Monday, May 20, 2013

Review of "Singularity Sky" by Charles Stross

Having recently finished and enjoyed my first Iain Banks novel ("Consider Phlebas") , I felt further entitled to read a slipstream space opera by one of my favorite authors, Charles Stross. I note on Stross's blog that he has produced a "crib sheet" about "Singularity Sky." He says he had to kill off this series after only two novels. I wanted to find out why, but not before I finished reading the book.

"Singularity Sky" is one of Stross's earlier works, set in the post-Singularity universe 400 years in the future. (So, in a way it is a Culture prequel.) The prolog begins with the arrival of "The Festival," superior visitors from afar promising the backward human inhabitants on Rochard's World anything they desire in return for some entertaining stories. The ensuing economic bedlam of course leads to war.

Humanity has grown accustomed to oversight by a shadowy AI called the Eschaton, but even this superior entity doesn't quite know what to do about the Festival. It does dispatch an agent when it suspects that the totalitarian New Republican government wants to illegally send a fleet of warships jumping back in time to ambush the Festival. Stross is a master at explaining current understandings of space and time travel, so we happily go along for the ride.

I was quite fond of the character Burya Rubenstein, a Soviet-style revolutionary who hopes to lead his world to throw off the shackles of the Republic. Unfortunately, the Festival's arrival renders him instantly obsolete. And the Festival easily sees the naive naval war fleet's ruse and dispatches some "Bouncers" to send them home tae think again.

A blurb on the book's dust jacket says, "Information demands to be free." I think it's more that the Festival demands it. And it's all just a little too much for a stable, backward planet to swallow all at once. All hell literally breaks loose. The chapter, "Diplomatic Behavior" caused my eyes to pop out of my head in horror, sort of like the first time I read "Jeffty Is Five" by Harlan Ellison. Mimes--robopookas--shudder.

Soon the Festival moves on, leaving Rochard's World to pick up the pieces, some of which are not what they used to be. I'd particularly miss the trees.

Now, off to the crib sheet.

Wednesday, May 15, 2013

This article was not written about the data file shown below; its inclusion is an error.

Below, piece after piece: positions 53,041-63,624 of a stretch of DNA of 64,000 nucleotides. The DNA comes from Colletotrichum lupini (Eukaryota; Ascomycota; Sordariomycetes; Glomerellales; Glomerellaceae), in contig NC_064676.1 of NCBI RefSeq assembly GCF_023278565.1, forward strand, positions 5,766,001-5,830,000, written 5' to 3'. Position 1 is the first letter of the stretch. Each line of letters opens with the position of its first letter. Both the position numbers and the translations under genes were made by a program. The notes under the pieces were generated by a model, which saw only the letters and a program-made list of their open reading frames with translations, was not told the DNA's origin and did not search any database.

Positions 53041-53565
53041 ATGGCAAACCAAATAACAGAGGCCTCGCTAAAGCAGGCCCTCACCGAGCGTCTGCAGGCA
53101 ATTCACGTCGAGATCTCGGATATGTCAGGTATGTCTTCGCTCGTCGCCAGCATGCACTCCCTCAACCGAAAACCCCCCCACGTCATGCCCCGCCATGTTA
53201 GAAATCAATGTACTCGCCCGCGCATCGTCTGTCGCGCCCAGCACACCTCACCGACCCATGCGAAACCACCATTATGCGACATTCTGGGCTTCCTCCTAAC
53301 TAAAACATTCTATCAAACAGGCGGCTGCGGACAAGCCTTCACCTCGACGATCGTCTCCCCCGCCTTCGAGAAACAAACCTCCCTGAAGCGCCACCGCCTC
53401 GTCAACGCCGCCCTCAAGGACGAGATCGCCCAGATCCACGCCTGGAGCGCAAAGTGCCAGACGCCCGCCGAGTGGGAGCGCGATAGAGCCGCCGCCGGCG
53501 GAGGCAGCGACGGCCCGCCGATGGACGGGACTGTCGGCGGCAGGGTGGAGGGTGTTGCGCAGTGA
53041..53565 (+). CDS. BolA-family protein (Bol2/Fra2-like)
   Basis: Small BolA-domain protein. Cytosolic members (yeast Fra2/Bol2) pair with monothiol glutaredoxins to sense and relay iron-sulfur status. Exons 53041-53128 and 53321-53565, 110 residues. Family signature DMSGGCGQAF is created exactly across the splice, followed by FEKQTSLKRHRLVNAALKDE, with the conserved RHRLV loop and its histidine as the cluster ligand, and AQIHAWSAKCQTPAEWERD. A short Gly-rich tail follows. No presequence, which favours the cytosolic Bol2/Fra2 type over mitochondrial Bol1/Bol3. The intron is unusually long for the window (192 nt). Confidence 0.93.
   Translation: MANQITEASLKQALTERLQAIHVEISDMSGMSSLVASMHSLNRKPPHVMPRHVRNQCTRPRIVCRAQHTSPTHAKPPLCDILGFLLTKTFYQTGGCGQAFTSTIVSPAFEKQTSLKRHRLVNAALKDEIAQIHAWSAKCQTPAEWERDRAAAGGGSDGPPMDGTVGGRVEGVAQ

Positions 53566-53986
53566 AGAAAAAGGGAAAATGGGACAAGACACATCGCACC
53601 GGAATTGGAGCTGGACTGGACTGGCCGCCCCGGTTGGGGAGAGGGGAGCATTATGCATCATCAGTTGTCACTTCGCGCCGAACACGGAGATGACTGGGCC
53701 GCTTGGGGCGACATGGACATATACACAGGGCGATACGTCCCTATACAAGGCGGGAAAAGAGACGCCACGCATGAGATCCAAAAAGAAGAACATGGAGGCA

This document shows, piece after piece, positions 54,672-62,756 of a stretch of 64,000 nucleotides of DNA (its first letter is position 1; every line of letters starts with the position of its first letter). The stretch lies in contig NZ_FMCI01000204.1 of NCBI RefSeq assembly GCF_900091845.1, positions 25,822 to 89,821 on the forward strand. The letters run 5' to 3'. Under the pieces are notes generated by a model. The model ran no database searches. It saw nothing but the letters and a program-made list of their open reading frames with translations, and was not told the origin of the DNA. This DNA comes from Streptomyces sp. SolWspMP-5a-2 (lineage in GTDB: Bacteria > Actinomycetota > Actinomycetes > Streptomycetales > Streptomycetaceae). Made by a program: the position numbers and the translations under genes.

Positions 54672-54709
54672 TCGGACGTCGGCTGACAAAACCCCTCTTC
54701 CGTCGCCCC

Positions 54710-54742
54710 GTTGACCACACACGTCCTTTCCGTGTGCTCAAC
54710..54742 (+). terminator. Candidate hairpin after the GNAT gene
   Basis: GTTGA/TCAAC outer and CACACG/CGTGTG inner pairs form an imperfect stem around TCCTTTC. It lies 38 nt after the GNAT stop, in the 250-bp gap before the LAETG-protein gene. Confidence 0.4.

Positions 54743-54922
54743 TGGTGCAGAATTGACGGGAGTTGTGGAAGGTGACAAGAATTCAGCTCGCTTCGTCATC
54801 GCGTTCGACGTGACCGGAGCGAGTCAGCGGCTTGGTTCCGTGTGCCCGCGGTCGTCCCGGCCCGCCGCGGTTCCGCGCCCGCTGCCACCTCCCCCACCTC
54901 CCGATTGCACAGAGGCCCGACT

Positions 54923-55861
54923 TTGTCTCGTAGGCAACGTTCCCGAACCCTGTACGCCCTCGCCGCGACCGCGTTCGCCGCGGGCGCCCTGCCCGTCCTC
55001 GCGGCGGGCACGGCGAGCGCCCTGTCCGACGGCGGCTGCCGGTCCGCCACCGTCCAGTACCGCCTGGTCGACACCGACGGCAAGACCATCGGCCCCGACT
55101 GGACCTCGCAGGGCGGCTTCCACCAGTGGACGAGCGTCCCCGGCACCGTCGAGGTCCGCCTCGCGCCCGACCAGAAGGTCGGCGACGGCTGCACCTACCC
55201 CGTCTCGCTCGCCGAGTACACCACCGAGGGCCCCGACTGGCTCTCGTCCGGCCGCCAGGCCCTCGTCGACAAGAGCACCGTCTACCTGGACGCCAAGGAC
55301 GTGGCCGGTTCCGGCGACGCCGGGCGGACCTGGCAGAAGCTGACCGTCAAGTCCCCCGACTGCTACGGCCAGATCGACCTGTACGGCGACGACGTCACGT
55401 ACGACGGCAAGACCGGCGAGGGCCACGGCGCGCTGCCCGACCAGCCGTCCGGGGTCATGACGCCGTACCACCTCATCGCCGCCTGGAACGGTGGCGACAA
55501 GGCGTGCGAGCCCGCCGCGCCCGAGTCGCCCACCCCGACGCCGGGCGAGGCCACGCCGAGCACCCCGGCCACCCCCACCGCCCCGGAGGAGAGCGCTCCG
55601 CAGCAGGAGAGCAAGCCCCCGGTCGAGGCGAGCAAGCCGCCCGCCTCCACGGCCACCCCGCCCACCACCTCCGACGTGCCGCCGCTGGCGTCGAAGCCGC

Playing with Fire - The Lineup

I'm excited to have a great lineup of authors for Third Flatiron's
Summer 2013 "Playing with Fire" anthology, appearing online everywhere
after June 1. Where there's smoke there's fire. . .


One Step at a Time by Gunnar De Winter
In the Garden by Adele Gardner
Again and Again by G. Miki Hayden
Stone Cold by L. L. Hill
The Match Story by James S. Dorr
Fire Dogs by Ian O'Reilly
Godrock by H. L. Pauff
Knock by Marian Powell
The Poison Pawn by Nicholas M. Bugden
Hephaestus and the God Particle by J. M. Scott
Fate's Finger by Jonathan Shipley
The Carnival by Michael Fedo - Reprint of a famous classic!
Meteor Story by Marissa James

It will be fun to have a third entry from the ever-entertaining James
S. Dorr, as well as pieces by both new and established writers.

A Classic from Michael Fedo

Also notable in this anthology is a reprint of a classic story, "The
Carnival," by Michael Fedo. This story was published back in 1968 in
several Scholastic Magazines. Since then, it has become something of
an iconic story with middle school and high school students around the
country. The story has its own Wikipedia page, and each year the
author receives numerous queries from students and teachers about the
story, though it has long been out of print. We agree that it
merits republication, and we feel that this anthology as a whole
treats a literary theme that will be interesting to teachers,
students, and SF/Fantasy fans alike.

Wednesday, May 1, 2013

Western Fantasy: Mountain Ma'am

As another spring snowstorm hits Colorado, I'm reminded that's how my new western fantasy story, "Mountain Ma'am," starts out.

The beautiful art deco cover is by Keely Rew, former Coloradan and current Glaswegian bride. Main character Callie Dawson is a post-Civil War orphan who finds herself in charge of the Laramide Nation, an ancient alliance of humans and animals in mountainous regions.

I've finished a number of other Mountain Ma'am stories, and will be following this up with a collection, "The Further Adventures of Mountain Ma'am."

"Mountain Ma'am" is available on Smashwords (free) or Amazon (99 cents for Kindle readers).